From a political point of view, what is the character of the Republics and those doing the fighting? Are there left-wing, trade union, and communist organizations involved? Are they allowed to operate?

There was not  a significant leftist power or party before the Euromaidan movement in Ukraine. The Communist Party of Ukraine revealed itself as a sold-out parliamentary party that has long rejected the communist ideology.  As result of this weakness, the lefts were not able to play a leading role in the anti-Euromaidan movement and become the dominant force. Furthermore, the antifascist socialist points of view often appeal to the Soviet past, and these are very strong in the People’s Republics. Specifically because of this, the majority of the communists are participating in their struggle.

To talk about a common ideology in the Republics is very difficult because the public authorities and military units are still poorly organized. Often, the different units do not even interact with each other. In the various departments the attitude towards the left can be very different. Negative attitudes towards the left are often associated with fear of any protest activity during the hostilities. The Republic’s leadership is also trying to prevent the establishment of the Communist Party and its participation in the elections because of the very high popularity of communist ideas and fears that the Communist Party could win an election in the DPR and LPR. The idea of ​​nationalization of the oligarchies’ property has spread in the Republics, and has not yet completely realized due to the war situation.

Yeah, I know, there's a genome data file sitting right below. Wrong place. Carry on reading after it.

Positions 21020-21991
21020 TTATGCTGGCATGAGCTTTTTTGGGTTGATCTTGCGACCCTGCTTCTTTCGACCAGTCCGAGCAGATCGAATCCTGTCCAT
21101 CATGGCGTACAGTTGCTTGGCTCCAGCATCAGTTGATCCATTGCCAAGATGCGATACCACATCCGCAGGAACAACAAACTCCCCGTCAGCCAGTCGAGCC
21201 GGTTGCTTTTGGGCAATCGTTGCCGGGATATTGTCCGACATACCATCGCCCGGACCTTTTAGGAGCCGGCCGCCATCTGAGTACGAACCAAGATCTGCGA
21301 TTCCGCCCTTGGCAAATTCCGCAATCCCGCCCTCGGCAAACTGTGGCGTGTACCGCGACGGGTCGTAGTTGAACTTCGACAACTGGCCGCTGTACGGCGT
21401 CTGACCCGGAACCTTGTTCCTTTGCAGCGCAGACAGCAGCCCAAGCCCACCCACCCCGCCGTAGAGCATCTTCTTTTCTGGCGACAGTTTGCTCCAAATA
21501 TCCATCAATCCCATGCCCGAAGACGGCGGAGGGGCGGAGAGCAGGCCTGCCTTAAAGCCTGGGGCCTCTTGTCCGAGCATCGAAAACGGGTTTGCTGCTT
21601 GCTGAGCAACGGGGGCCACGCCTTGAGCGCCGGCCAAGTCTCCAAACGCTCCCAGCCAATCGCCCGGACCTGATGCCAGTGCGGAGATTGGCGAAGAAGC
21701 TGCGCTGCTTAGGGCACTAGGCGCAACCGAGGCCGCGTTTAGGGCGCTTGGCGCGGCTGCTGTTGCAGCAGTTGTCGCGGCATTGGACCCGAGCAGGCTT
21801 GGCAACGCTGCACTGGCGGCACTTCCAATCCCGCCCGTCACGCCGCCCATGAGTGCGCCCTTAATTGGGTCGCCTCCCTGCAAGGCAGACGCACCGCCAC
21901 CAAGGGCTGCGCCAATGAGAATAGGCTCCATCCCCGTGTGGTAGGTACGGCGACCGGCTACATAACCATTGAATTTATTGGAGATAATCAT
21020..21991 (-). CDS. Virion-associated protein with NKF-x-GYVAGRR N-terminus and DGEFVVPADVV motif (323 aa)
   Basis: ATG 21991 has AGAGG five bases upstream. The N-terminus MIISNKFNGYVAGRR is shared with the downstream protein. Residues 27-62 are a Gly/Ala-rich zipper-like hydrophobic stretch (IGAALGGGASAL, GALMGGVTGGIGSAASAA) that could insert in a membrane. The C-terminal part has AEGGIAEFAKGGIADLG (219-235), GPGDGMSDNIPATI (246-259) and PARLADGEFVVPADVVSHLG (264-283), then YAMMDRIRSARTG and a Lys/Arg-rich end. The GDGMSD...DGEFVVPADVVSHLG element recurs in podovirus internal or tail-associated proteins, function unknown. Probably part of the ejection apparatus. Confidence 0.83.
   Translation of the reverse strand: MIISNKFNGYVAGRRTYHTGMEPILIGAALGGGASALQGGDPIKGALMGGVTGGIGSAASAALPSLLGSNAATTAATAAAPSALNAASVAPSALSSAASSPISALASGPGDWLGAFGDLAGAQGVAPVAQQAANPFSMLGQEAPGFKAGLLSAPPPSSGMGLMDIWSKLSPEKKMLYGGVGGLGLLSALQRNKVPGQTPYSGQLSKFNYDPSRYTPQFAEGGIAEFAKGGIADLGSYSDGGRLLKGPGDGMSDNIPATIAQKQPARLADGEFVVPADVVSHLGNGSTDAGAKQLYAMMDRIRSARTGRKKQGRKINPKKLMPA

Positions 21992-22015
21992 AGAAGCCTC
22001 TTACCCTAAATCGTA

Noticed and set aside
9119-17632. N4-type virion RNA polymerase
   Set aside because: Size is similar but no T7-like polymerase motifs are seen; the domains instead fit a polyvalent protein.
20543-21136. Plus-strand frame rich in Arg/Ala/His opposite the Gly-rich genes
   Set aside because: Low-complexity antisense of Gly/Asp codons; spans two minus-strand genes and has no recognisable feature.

Trade unions in the Republics are active, and there has recently been an agreement between Lugansk and Greek unions on the organization of summer camps for children of Lugansk workers in Greece.

Does the Kremlin have political control of the Republics?

It has indirect control through the humanitarian and military supplies to the republics.

In the areas under the control of the Kiev authorities, what is the general mood of the population and how has it evolved? Is there enthusiasm for the military campaign? What about mobilization? Is there open and organized opposition? Is that allowed?

Kiev for the most part seems to support the right-wing policies and rhetoric of the government, while the dissenting minority is intimidated. Neo-fascist slogans of the global fight against the socialist legacy are already commonplace and have some support. That being said, the majority have been touched by the economic disaster, a consequence of the government’s economic policy. People are also dissatisfied with the defeats and the difficult situation at the front. The call for a new mobilization also brings out dissatisfaction. Those called up are literally hunted down and then thrown onto the front line.